World Bulletin / News Desk
As Turkish Prime Minister Recep Tayyip Erdogan's ruling AK Party celebrates a successful local election campaign after overcoming a string of corruption and wiretapping scandals designed to damage their popularity among the public, newspapers across the country this morning portrayed the victory in varying lights.
The opposition aligned Zaman newspaper, which was once a supporter of the AK Party before a fallout between Erdogan and the US-baded Hizmet Movement leader Fethullah Gulen - to which the newspaper is affiliated - forced them to side with AK Party's main rival CHP, showed the gap between the two parties as significantly narrower than other media organs. On its front page, Zaman showed AK Party in the lead with 43% with CHP lagging behind on 26%, while at the same time stating the pro-Kurdish BDP was in control of the south-eastern provinces.
The pro-government Star newspaper focused on the fact that Prime Minister Erdogan had led his party to its eighth consecutive victory, ahead of the oppoisition CHP by 47% to 27.8%. Interestingly, the paper in its main heading stated that Erdogan's victory had buried a coup attempt on his government set up by the so called 'parallel state', which is accused of using infiltrators in senior positions in the police force and judiciary to plot scandals against the government ahead of the polls.
Sabah newspaper chose to portray the victory as a victory for politics in general, noting the failure of baseless accusations and video montage leaks to affect the electoral will of the Turkish people. At the same time, the paper pointed out that AK Party's votes had increased by 8% in spite of the pre-election scandals.
Haberturk chose to console the opposition CHP, showing that support for both the ruling AK Party and CHP had increased, but in the opposition's case, this was not enough to outseat the government. Pro-opposition Radikal newspaper conceded defeat to the AK Party, but portrayed varying vote counts from two different news agencies. While a graph from Anadolu Agency showed AK Party in the lead with almost 47%, the Hizmet Movement-affiliated Cihan News Agency showed them with just 43%.
Meanwhile, another pro-opposition newspaper, Hurriyet, focused on CHP's success in maintaining its main support base along the western Aegean coastal region. Bugun portrayed the local elections as a victory for all four main parties, including AK Party and CHP as well as Turkish right-wing MHP and pro-Kurdish BDP. However, Bugun noted that smaller parties had failed to make an impression on the polls.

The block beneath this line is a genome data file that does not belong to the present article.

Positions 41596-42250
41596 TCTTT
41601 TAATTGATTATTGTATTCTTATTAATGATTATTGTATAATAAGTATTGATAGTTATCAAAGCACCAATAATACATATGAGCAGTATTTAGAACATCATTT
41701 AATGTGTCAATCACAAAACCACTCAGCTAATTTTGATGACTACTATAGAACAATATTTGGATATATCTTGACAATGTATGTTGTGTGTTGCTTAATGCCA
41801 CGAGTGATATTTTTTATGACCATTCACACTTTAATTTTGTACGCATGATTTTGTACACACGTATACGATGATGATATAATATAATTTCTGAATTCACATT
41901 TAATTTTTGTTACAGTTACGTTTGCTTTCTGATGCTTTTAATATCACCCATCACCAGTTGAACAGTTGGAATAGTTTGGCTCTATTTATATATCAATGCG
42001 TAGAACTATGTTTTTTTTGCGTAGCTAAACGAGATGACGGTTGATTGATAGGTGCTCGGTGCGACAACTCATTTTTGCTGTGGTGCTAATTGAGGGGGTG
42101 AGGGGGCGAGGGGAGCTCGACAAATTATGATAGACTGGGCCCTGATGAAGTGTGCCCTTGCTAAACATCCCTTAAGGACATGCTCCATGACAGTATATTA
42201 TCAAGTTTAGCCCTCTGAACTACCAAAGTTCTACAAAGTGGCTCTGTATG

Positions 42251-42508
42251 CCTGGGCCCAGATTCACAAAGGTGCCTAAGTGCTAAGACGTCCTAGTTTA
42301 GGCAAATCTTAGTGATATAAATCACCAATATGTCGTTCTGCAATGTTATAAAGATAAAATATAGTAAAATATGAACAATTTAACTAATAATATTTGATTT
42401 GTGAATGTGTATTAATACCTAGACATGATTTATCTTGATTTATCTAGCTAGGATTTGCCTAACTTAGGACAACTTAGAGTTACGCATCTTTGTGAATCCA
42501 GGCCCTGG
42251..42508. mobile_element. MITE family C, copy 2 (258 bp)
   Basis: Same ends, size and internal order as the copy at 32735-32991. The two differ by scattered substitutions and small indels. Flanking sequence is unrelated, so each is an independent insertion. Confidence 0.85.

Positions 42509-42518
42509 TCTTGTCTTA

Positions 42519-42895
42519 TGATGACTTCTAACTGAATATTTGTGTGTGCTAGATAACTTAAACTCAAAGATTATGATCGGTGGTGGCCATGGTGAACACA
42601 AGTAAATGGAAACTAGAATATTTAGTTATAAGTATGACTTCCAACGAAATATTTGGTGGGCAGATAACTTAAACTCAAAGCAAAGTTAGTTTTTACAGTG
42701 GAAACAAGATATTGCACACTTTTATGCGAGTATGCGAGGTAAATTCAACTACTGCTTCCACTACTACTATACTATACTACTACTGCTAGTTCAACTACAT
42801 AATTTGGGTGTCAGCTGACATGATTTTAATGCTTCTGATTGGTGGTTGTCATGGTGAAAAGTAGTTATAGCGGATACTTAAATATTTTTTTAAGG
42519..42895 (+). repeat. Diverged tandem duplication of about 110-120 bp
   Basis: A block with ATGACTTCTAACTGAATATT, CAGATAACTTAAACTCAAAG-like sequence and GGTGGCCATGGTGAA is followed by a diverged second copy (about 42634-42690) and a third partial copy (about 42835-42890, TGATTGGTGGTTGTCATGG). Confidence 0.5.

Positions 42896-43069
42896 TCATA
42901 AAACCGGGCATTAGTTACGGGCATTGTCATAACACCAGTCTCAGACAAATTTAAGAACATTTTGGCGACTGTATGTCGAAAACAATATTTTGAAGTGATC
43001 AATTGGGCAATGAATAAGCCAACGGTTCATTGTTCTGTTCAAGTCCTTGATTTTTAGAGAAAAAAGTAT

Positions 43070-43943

Taraf newspaper, which also maintains an anti-AK Party stance, showed the close race for the Istanbul district of Uskudar, where the Prime Minister owns a home. Traditionally a strong seat for the AK Party, the new alliance between CHP and Fethullah Gulen's Hizmet Movement - which has a strong presence in Uskudar - almost resulted in an exchange of power. CHP finished close second in the district, just 3-4% behind the AK Party. Both Taraf and Cumhuriyet portrayed the AK Party victory negatively.
Likewise, the Sozcu newspaper hinted at a conspiracy, noting that AK Party's votes were low before power cuts across 40 cities took place. Following the power cuts, AK Party's votes had increased, the paper noted.
On the other hand, Yeni Safak shed positive light on the results, implying that it was a victory for the people against a plot by the 'parallel state', thus leaving the opposition speechless. Aksam newspaper also portrayed the results similarly. Yeni Akit saw things from a slightly different angle, focusing more on the failed plot of Fethullah Gulen.
Milliyet newspaper noted that despite CHP taking three new provinces, AK Party also gained two provinces and in doing so broke their own record in votes gained.Last Mod: 31 Mart 2014, 12:46